Sing-Sing in the Sepik
On the morning of my stay with Seth and his family in Kandangamun, the Member of Parliament for the local Wasawa-Gawi district was visiting from Port Moresby for a grand sing-sing in celebration of the opening of a new rainwater catchment system in neighbouring Pallembei. Seth’s uncle was well respected in both villages, so he led a delegation in his brother’s boat and I tagged along.
A century ago, most of Papua lived in the Stone Age and cannibalism was common. When missionaries and militaries arrived at the coasts and Pidgin spread through the country, the cannibals became known as kaikai men. Eventually, PNG was thrust into the modern world and cannibalism was forgotten. But the same Pidgin phrase has come to describe a new threat: politicians. It is difficult to tell whether PNG’s twenty-first century leaders, a sorry succession of Australian puppets and corrupt industrialists, are any more morally enlightened than the old cannibals – but at least they have the missionaries on their side.
Nothing it seems to me is more difficult than to explain to a cannibal why he should give up human flesh. He immediately asks, “Why mustn’t I eat it?” And I have never yet been able to find an answer to that question beyond the somewhat unsatisfactory one, “Because you mustn’t.”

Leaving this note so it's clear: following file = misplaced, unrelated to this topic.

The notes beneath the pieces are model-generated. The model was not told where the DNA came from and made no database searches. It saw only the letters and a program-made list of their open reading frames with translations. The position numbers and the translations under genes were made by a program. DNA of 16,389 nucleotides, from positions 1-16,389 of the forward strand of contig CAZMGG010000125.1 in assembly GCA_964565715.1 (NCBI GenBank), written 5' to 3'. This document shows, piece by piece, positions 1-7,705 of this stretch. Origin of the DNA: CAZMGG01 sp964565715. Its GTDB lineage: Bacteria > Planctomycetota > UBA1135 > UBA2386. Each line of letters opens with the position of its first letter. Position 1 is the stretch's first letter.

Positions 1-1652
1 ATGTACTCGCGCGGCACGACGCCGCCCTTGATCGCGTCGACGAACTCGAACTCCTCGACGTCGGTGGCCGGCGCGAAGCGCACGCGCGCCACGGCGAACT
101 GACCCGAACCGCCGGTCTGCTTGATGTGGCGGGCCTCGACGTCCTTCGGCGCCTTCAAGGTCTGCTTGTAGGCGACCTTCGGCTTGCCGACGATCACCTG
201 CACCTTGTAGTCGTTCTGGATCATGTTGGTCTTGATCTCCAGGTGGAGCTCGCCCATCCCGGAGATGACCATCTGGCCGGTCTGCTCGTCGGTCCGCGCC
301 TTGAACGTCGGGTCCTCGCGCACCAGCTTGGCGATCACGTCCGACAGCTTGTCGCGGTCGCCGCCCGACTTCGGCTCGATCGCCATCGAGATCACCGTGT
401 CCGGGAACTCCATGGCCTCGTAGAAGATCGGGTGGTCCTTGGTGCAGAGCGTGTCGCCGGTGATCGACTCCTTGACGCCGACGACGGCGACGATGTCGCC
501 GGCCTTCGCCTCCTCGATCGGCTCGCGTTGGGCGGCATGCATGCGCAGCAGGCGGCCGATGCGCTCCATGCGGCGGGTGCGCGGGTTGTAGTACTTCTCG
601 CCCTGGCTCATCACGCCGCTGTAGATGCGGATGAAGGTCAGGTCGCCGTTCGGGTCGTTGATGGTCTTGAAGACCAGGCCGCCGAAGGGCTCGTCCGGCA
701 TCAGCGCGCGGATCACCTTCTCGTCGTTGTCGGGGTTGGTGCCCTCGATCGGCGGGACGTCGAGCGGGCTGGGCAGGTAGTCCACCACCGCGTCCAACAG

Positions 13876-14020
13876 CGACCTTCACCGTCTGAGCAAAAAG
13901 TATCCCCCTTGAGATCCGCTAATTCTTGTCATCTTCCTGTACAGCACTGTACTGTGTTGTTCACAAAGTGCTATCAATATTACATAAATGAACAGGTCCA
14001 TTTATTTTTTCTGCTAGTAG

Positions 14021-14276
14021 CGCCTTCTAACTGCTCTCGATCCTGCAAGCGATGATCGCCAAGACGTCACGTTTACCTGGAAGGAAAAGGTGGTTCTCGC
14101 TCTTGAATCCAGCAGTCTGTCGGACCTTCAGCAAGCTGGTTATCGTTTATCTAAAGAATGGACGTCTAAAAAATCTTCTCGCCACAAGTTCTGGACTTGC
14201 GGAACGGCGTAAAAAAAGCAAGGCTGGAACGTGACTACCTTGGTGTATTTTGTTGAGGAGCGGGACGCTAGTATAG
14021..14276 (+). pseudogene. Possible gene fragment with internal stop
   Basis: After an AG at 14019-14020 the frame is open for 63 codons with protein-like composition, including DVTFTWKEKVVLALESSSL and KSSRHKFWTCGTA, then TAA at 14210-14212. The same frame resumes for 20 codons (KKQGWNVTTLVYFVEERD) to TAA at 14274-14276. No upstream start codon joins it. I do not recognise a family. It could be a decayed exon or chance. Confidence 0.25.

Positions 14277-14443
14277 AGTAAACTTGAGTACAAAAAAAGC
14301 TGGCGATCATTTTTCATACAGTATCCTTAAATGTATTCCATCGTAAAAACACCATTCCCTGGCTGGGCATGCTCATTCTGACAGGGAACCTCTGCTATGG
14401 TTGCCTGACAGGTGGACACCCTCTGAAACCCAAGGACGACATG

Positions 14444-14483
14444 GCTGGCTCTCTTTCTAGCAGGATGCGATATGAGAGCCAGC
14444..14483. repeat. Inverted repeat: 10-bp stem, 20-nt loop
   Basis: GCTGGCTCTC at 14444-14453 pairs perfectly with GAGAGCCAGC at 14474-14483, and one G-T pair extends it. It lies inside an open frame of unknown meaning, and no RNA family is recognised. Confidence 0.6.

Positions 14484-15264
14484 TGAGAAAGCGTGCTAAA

— JHP Murray, Papua or British New Guinea (1912)
When we reached Pallembei, crowds were already gathering for the sing-sing. In the spirit house, sunlight filtering through the walls to cast dappled light on the blackened wood, men lay down, separated by clan, to have their faces painted. Some smeared their bodies in red clay, some in black; others wore shell ornaments or huge feathered hats. Soon they marched out into a clearing, stepping to the rapid, throbbing beat of two hollow tree-trunk garamut drums beaten with wooden clubs.
Between rounds of dancing and singing, the visiting MP did what politicians do best. Having cut the ribbon on the new water tank, he launched into an interminable speech, half in Tok Pisin, half in English. People began to mutter and wander over to the other side of the village where a scuffle had broken out. Somehow, the collision of modern Moresby politics and village life seemed an uneasy one.